George and the Germans

It’s time for another fantastic post about my Directed Study on George Fife Angas. Today we are going to delve into one of the interesting events from his life that not only shaped how people viewed him but also how he shaped South Australia. As you might have gathered from the title, Angas had a little bit to do with the German heritage that we see throughout the state. Some of you reading this may have been to Hahndorf, a little town south east of Adelaide and one of Australia’s oldest surviving German settlements.

explore-cities-adelaide-hahndorf

The German Arms Hotel, Hahndorf (source: australia.com)

Anyway, the reason I bring this up is because without George Fife Angas none of our German heritage would be present in the state. He paid the way out of his own pocket for the Germans to travel and settle within the state, approximately 20,000 pounds, which wasn’t just chump change back in 1838. I guess now is the time to lay out the history of how this act came about and how prolonged the process was.

It all started when Angas was approached by a German religious group who were persecuted in their country. Because Angas and his family had been in a similar situation in the past he agreed to help them move to South Australia and settle on land that he owned himself. After failing to get the South Australian Company to pay for their way over, he finally agreed to pay out of his own pocket. Of course, this agreement had the German population paying him back after they had settled, which they did with interest, but nevertheless to pay that amount of money for a group you don’t know is admirable. However, this was not the end of the issue because the German government were reluctant to give the people their travel papers so that they could leave the country. After all of this was finally settled George Fife Angas was still willing to pay for their journey to South Australia, and, even though it sent him almost broke, they finally got to their new home.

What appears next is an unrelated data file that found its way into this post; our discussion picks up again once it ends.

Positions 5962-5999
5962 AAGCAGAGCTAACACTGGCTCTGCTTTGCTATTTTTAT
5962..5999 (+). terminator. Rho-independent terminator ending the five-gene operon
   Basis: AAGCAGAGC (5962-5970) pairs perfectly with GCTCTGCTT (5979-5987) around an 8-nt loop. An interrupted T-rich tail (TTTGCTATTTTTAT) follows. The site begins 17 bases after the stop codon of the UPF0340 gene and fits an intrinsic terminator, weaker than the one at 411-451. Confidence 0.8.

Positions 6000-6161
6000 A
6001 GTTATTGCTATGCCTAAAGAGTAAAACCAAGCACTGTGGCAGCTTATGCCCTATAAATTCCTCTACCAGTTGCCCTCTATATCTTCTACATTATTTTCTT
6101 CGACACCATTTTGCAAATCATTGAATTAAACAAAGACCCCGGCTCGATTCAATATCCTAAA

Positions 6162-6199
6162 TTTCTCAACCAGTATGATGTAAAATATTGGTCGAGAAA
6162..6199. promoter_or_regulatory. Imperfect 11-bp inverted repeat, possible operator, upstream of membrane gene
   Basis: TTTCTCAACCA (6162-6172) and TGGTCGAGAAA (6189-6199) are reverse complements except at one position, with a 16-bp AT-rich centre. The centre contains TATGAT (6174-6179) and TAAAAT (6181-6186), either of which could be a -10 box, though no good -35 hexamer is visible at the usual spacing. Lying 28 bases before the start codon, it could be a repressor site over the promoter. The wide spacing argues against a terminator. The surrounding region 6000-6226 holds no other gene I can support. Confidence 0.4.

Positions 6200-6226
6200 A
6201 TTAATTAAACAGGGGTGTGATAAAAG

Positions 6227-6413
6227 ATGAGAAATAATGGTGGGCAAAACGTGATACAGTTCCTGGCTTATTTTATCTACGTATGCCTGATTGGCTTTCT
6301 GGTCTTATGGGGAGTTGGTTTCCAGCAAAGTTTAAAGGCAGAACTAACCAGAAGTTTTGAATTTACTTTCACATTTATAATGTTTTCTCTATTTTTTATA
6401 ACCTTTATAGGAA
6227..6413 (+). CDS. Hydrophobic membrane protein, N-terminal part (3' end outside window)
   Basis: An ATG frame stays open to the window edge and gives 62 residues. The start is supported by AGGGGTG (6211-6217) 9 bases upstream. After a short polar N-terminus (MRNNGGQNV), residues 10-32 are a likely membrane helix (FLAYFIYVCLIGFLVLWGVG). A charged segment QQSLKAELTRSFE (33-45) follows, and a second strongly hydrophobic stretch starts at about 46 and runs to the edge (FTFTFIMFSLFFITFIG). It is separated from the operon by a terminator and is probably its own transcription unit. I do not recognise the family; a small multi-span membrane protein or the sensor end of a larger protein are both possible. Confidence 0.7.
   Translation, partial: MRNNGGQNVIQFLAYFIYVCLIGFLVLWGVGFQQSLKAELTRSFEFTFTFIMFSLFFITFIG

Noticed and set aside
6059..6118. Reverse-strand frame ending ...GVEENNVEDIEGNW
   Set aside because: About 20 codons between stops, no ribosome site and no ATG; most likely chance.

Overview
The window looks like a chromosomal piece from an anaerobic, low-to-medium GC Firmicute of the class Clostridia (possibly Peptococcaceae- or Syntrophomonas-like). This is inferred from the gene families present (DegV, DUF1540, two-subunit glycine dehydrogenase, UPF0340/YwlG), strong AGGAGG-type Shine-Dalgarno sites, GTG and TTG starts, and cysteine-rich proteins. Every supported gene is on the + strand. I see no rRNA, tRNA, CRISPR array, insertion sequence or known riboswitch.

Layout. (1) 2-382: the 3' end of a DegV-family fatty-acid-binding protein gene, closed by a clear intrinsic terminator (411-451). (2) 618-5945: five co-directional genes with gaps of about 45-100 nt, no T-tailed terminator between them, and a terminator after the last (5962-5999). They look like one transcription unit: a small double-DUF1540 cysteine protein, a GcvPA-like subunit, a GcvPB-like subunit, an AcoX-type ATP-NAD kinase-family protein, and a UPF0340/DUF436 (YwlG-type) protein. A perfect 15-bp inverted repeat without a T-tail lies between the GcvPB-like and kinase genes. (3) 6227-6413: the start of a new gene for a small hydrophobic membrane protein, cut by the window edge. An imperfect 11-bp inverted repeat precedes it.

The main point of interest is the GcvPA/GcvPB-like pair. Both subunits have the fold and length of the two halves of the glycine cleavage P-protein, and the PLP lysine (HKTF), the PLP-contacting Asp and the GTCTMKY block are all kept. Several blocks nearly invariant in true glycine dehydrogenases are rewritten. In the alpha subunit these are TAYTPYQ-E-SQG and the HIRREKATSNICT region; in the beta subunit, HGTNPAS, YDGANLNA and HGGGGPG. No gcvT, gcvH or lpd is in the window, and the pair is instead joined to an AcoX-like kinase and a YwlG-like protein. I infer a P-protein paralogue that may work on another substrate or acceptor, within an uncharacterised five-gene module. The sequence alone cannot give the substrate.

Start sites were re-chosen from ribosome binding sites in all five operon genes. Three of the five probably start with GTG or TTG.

I found this to be interesting and it really hit at the core of the way that a lot of history books have portrayed him: A man who would go out of his way to help people in need no matter the cost. 

About these ads

Comments are closed.